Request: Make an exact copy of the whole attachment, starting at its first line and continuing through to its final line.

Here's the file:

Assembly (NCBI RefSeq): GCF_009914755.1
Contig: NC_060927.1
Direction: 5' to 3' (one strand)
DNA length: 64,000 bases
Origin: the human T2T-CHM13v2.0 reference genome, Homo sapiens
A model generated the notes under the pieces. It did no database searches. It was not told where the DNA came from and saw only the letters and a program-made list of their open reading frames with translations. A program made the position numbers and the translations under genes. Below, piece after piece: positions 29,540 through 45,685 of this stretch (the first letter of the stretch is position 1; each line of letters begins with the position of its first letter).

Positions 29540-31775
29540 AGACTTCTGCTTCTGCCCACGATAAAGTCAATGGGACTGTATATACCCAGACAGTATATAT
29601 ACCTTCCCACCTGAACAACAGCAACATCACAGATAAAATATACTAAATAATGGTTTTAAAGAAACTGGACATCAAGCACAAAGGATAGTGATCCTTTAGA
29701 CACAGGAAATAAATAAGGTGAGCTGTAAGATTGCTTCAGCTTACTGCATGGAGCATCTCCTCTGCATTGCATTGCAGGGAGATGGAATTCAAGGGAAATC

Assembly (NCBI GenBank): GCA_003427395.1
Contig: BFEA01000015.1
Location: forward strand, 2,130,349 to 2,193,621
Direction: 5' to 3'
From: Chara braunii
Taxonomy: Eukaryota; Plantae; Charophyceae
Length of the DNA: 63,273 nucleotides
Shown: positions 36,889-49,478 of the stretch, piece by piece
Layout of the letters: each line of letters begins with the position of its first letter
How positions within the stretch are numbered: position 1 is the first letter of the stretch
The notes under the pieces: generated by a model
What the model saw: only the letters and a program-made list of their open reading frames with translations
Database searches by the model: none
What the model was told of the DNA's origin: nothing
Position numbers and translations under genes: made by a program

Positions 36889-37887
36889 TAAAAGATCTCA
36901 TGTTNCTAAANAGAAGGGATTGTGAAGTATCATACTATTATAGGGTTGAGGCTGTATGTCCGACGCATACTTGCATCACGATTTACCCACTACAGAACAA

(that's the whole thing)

Assembly (NCBI RefSeq): GCF_009914755.1
Contig: NC_060927.1
Direction: 5' to 3' (one strand)
DNA length: 64,000 bases
Origin: the human T2T-CHM13v2.0 reference genome, Homo sapiens
A model generated the notes under the pieces. It did no database searches. It was not told where the DNA came from and saw only the letters and a program-made list of their open reading frames with translations. A program made the position numbers and the translations under genes. Below, piece after piece: positions 29,540 through 45,685 of this stretch (the first letter of the stretch is position 1; each line of letters begins with the position of its first letter).

Positions 29540-31775
29540 AGACTTCTGCTTCTGCCCACGATAAAGTCAATGGGACTGTATATACCCAGACAGTATATAT
29601 ACCTTCCCACCTGAACAACAGCAACATCACAGATAAAATATACTAAATAATGGTTTTAAAGAAACTGGACATCAAGCACAAAGGATAGTGATCCTTTAGA
29701 CACAGGAAATAAATAAGGTGAGCTGTAAGATTGCTTCAGCTTACTGCATGGAGCATCTCCTCTGCATTGCATTGCAGGGAGATGGAATTCAAGGGAAATC

Assembly (NCBI GenBank): GCA_003427395.1
Contig: BFEA01000015.1
Location: forward strand, 2,130,349 to 2,193,621
Direction: 5' to 3'
From: Chara braunii
Taxonomy: Eukaryota; Plantae; Charophyceae
Length of the DNA: 63,273 nucleotides
Shown: positions 36,889-49,478 of the stretch, piece by piece
Layout of the letters: each line of letters begins with the position of its first letter
How positions within the stretch are numbered: position 1 is the first letter of the stretch
The notes under the pieces: generated by a model
What the model saw: only the letters and a program-made list of their open reading frames with translations
Database searches by the model: none
What the model was told of the DNA's origin: nothing
Position numbers and translations under genes: made by a program

Positions 36889-37887
36889 TAAAAGATCTCA
36901 TGTTNCTAAANAGAAGGGATTGTGAAGTATCATACTATTATAGGGTTGAGGCTGTATGTCCGACGCATACTTGCATCACGATTTACCCACTACAGAACAA